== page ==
Politics & Government

Bevin criticizes Herald-Leader for editorial cartoon involving his adopted children

Kentucky Governor-elect Matt Bevin addresses reporters during a press conference held in the Kentucky State Capitol Rotunda, Friday, Nov. 6, 2015, in Frankfort, Ky.
Kentucky Governor-elect Matt Bevin addresses reporters during a press conference held in the Kentucky State Capitol Rotunda, Friday, Nov. 6, 2015, in Frankfort, Ky. Associated Press

Gov.-elect Matt Bevin strongly criticized the Lexington Herald-Leader Thursday for an editorial cartoon about his opposition to the resettlement of Syrian refugees in Kentucky that mentions Bevin’s adopted children.

The cartoon, drawn by editorial cartoonist Joel Pett, depicted a nervous Bevin cowering under a desk with four photos and his nameplate atop it and a map of Syria and a newspaper with the word “Paris” on the floor. An aide is saying, “Sir, they’re not terrorists ... they’re your own adopted kids.”

Bevin and his wife, Glenna, have nine children. Four were adopted from Ethiopia. Their oldest biological daughter, Brittiney, died at age 17 in a 2003 car accident.

“They say a picture is worth a thousand words,” Bevin said in a statement. “Indeed, today, the Lexington Herald-Leader chose to articulate with great clarity the deplorably racist ideology of ‘cartoonist’ Joel Pett. Shame on Mr. Pett for his deplorable attack on my children and shame on the editorial controls that approved this overt racism.”

Bevin added: “Let me be crystal clear, the tone of racial intolerance being struck by the Herald-Leader has no place in the Commonwealth of Kentucky and will not be tolerated by our administration.” He did not elaborate.

Pett, in a telephone interview, said he is “not a racist.”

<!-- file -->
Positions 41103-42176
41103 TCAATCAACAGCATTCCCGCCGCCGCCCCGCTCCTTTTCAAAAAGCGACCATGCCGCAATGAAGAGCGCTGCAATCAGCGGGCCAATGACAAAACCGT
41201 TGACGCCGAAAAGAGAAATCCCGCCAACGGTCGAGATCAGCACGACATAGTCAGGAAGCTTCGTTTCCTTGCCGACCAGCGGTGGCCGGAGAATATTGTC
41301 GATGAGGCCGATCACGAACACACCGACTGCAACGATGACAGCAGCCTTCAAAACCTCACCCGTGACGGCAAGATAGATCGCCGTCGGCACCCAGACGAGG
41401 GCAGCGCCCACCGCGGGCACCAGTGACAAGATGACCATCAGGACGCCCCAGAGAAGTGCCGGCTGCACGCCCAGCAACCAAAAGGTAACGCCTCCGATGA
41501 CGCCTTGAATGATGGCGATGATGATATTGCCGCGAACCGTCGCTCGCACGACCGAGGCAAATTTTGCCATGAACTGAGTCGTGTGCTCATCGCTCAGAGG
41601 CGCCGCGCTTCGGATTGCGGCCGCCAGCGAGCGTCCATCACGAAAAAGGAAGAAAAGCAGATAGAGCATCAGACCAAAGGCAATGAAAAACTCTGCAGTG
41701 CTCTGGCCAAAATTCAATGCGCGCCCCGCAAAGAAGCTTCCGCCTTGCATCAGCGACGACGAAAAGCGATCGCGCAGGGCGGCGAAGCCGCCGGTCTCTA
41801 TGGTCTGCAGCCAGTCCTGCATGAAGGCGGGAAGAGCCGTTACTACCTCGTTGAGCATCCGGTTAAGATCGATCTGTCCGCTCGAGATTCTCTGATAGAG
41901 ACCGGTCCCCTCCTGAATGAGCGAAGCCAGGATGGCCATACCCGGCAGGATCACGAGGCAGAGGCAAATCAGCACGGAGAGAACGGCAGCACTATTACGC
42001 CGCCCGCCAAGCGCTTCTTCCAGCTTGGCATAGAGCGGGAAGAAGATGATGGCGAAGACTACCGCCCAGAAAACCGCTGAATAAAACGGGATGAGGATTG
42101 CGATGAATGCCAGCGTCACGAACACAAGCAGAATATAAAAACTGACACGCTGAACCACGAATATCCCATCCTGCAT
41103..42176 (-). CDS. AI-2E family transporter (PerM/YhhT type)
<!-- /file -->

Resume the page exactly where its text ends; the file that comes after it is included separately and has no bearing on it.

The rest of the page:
“When Bevin has time to think about it — and there will be recurring criticism of his administration — I think he will view things differently,” Pett said.

Pett said he would “chalk up Bevin’s reaction to inexperience on his part.”

In a response published by the Herald-Leader, Pett said the cartoon does not attack Bevin’s children.

“The fact that he adopted children from Africa, a continent whose promise and challenges I routinely draw about, is the thing I admire the most about Bevin,” Pett wrote. “I did use the fact that he has children from another country in a piece designed to express outrage over a legitimate hot-button political issue.”

He noted that Bevin’s children played a prominent role in television advertisements touting their father.

Herald-Leader editorial page editor Vanessa J. Gallman said she approved Pett’s cartoon about Bevin.

“I was fine with the cartoon,” she said. “I knew it would be provocative and would generate debate. I did not see in it the issue of race that Bevin has raised. That was a surprise.”

Gallman added: “Often people see different things in cartoons than editors do. That’s what makes democracy work.”

Bevin, who takes office Dec. 8, told The Associated Press on Monday that he would oppose the resettlement of Syrian refugees in Kentucky “until we can better determine the full extent of any risks to our citizens.” In contrast, outgoing Gov. Steve Beshear said Kentucky should do “the Christian thing” and welcome refugees who have cleared an extensive vetting process.

Barbara S. Cochran, an endowed professor at the Missouri School of Journalism in Columbia, Mo., said the media generally do not focus on the children of public officials “unless the children do something that justifies their being in the news.”

Cochran did not comment on Pett’s cartoon but noted that, when she was Washington bureau chief for CBS News, the Clinton administration asked the news media to “leave alone” the president’s young daughter, Chelsea Clinton.

“It generally had to be unusual circumstances for the media to cover her,” Cochran said. “That has been normal practice of the media clear up to President Obama and his children.”

Jack Brammer: (502) 227-1198, @BGPolitics